There are days when I time myself on my phone and make sure I do a full 5 minutes. Other days I don’t bother with the timer and just stay in for as long as I can handle.

In addition to cold showers, I’ve also experimented with outdoor cold exposure, ice baths and cold rooms (like the one in the photo to the left), which can all get very intense.

Of course, I do take a day off once or twice a week when I am feeling particularly dispassionate about experiencing the cold.

Just like strength training, it’s good to give your body a break from all that stimulation occasionally. Typically when I skip a day, I’m more eager to go for it the next time.

Cold, Hard Truth
Studies continue to surface about the benefits of cold showers, ice baths and other forms of cold exposure therapy, yet many people are still hesitant to give it a shot. We live in a culture that encourages comfort above all else, but being comfortable all the time does not allow us to grow.

I’m sure you have a friend or two who thinks that you’re crazy for doing calisthenics. Keep that in mind if you think I’m crazy after you watch the video below:

If you’d like more info about cold training, pick up a copy of Wim Hof’s The Way of The Iceman.

Revolving Pull-up Handles for Grip Strength

Rotating Thick Pull-up Handles
There’s a street hustle in parts of Europe where passersby are offered the chance to win 100 euro if they can hang from a bar for two minutes.

To play the game, an entry fee of 10 euro is required, which seems like a small price to pay if you’re confident in your ability to hang.

The only problem is that nobody ever wins. That’s what makes it such an effective hustle.

A two-minute bar hang is no easy task, but it’s something that any serious calisthenics practitioner can accomplish.

So what’s the catch? How come nobody wins the 100 euro?

The answer is simple, but hardly noticeable upon first glance, hence the effectiveness of the con: The bar they have you hang from is very thick and – more importantly – it rotates.

Perhaps you’re thinking that a little bit of spin shouldn’t make it harder to hang. That’s what I thought, too, which is precisely why people fall for this game.

As The Bar Turns
I recently found myself in London teaching a Progressive Calisthenics Certification workshop at The Commando Temple, a fantastic place for calisthenics training, and home to some very serious grip enthusiasts. In fact, their head calisthenics coach and PCC Team Leader, Fitsz Dubova, is also a world-record holding grip strength competitor.

During one of the breaks at PCC, Fitsz showed me a pair of rotating handles that can be hung below a standard pull-up bar. Then he had me try to hang from them, so I could see for myself how they felt.

Fitsz demonstrates a one arm pull-up at PCC

Fitsz demonstrates a one arm pull-up at PCC


I was immediately surprised by how tough it was to hold onto the rotating handles, but I was still able to hang for a bit in spite of the increased difficulty.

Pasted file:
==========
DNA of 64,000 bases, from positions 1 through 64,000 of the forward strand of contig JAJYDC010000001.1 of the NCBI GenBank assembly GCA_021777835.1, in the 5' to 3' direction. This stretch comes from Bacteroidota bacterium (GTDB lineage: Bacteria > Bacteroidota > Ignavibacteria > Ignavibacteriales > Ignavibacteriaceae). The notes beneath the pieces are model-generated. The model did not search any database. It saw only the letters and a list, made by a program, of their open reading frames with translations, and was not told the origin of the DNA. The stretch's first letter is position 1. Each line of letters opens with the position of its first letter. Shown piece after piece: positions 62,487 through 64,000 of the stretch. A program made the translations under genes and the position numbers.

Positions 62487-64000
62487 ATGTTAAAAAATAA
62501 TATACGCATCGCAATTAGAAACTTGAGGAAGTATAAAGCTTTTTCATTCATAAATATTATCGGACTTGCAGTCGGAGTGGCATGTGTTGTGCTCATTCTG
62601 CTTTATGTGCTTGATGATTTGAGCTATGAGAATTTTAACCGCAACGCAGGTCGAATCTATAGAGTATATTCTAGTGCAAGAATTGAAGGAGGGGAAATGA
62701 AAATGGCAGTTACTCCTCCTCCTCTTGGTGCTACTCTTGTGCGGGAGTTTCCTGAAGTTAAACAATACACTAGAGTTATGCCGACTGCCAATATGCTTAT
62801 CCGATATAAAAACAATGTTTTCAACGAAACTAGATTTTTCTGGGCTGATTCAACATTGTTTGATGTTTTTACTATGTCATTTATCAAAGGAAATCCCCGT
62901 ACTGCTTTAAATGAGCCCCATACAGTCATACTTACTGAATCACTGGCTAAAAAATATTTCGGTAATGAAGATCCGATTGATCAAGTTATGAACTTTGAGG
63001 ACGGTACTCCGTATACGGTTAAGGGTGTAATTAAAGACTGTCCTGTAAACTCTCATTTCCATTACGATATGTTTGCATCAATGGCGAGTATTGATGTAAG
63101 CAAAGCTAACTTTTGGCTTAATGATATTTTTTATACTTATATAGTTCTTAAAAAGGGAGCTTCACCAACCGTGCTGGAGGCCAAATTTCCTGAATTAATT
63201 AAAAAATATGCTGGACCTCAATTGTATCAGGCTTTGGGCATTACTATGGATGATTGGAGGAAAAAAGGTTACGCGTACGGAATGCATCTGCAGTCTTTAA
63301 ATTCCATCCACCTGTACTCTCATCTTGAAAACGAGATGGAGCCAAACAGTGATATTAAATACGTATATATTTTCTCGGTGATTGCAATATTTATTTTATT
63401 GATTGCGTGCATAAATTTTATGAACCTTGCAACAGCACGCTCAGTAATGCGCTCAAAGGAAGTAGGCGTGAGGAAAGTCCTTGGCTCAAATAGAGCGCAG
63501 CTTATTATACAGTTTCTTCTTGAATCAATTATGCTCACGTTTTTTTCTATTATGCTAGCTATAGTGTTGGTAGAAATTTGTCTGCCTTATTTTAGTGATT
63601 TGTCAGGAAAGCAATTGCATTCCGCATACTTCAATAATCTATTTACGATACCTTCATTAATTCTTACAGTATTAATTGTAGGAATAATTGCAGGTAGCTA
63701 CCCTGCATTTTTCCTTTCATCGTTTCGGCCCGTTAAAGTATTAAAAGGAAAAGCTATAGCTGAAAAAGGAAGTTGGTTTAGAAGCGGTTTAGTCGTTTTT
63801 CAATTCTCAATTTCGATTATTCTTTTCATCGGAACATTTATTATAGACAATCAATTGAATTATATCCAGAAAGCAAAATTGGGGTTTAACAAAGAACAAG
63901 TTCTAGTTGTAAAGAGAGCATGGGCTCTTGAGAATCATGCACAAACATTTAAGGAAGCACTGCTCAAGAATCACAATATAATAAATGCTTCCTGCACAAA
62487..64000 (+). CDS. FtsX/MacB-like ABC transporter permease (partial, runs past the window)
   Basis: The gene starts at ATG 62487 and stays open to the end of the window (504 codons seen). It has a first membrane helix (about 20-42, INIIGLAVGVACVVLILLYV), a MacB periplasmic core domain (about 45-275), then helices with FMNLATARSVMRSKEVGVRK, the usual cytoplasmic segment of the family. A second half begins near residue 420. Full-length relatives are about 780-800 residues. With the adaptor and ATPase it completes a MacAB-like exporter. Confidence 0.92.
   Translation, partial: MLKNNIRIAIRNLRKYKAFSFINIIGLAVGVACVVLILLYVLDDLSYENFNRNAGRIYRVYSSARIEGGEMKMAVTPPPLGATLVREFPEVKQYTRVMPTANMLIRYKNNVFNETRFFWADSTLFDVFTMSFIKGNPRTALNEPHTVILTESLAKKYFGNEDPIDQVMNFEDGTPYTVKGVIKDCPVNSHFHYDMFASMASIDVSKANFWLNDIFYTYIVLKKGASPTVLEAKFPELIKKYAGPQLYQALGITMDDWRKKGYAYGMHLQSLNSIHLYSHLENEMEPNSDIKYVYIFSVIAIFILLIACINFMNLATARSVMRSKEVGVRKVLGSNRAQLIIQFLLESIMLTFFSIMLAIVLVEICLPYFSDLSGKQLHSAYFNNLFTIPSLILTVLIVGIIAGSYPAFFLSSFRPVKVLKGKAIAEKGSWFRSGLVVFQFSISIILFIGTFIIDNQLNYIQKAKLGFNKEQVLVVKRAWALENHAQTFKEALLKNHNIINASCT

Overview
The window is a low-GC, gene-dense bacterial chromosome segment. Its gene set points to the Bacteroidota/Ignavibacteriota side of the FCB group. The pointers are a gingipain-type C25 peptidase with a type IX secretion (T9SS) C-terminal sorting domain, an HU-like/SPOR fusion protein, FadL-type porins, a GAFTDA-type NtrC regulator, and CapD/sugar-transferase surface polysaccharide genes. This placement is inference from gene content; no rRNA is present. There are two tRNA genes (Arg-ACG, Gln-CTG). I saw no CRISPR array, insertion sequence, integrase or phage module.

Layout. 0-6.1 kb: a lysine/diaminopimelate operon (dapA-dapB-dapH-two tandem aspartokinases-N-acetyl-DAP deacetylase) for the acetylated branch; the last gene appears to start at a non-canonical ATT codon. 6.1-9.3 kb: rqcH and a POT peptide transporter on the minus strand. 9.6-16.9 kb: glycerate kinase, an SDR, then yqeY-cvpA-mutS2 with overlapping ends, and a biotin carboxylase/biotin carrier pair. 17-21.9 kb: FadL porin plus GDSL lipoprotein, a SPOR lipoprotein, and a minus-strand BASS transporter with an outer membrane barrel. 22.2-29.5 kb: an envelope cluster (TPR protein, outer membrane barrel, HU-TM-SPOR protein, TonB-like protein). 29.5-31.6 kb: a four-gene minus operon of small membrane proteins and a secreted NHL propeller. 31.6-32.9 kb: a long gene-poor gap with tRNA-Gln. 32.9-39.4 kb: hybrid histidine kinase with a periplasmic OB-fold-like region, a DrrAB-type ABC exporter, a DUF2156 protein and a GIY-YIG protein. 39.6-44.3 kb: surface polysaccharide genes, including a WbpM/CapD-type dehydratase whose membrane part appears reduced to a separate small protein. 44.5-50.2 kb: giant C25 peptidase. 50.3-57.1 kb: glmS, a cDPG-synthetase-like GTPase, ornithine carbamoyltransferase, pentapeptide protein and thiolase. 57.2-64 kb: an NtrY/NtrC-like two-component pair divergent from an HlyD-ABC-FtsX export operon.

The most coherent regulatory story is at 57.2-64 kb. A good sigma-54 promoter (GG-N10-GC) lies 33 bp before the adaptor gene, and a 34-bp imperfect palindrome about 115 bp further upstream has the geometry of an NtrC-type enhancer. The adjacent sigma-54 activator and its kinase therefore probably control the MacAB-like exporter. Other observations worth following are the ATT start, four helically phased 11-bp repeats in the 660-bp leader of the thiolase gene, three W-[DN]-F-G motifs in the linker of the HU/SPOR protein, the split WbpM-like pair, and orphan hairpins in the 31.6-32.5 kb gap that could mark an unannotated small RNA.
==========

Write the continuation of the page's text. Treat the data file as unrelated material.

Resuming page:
Then Fitsz challenged me to try hanging from it on one arm.

On a standard bar, I can hang for a minute or longer on one hand, but on this thick, rotating apparatus, I was barely able to hang for two seconds!

Though I was intrigued, I didn’t get much time to play around with the revolving handles that weekend. After I returned home to NYC, however, I began thinking about them again.

I started looking around online, and came across an article on Jedd Johnson’s blog detailing how to make your own rotating grip handles. Then I went to my local hardware store and got everything I needed to assemble my own revolving pull-up bar handles.

Each handle consists of two pieces of PVC pipe – one inside of the other – with a foot and a half of chain threaded through and attached to a climbing strap with a carabiner. Placing one piece of pipe inside of the other is what causes the handles to rotate smoothly. They are cheap and easy to assemble.

Roll With It
Training with these handles has been a humbling experience. I’m no stranger to thick bar pull-ups, but the rotating nature of these handles makes them very tough to hold onto. I have pretty strong hands from decades of doing pull-ups on various types of bars, and I’ve messed around with a few kinds of grip boards and other climber’s training tools. Those of you who follow my blog also know that I recently started training to rip decks of cards in half. All of these things offer their own unique challenges, but these rotating thick grips are one of the most difficult grip tools I’ve encountered over the years.

Rolling Thick Grip

If you have a very strong grip, you might not notice right away how much harder it is to hold onto a rotating bar or rotating handles, but as soon as you begin to fatigue, it will become immediately apparent.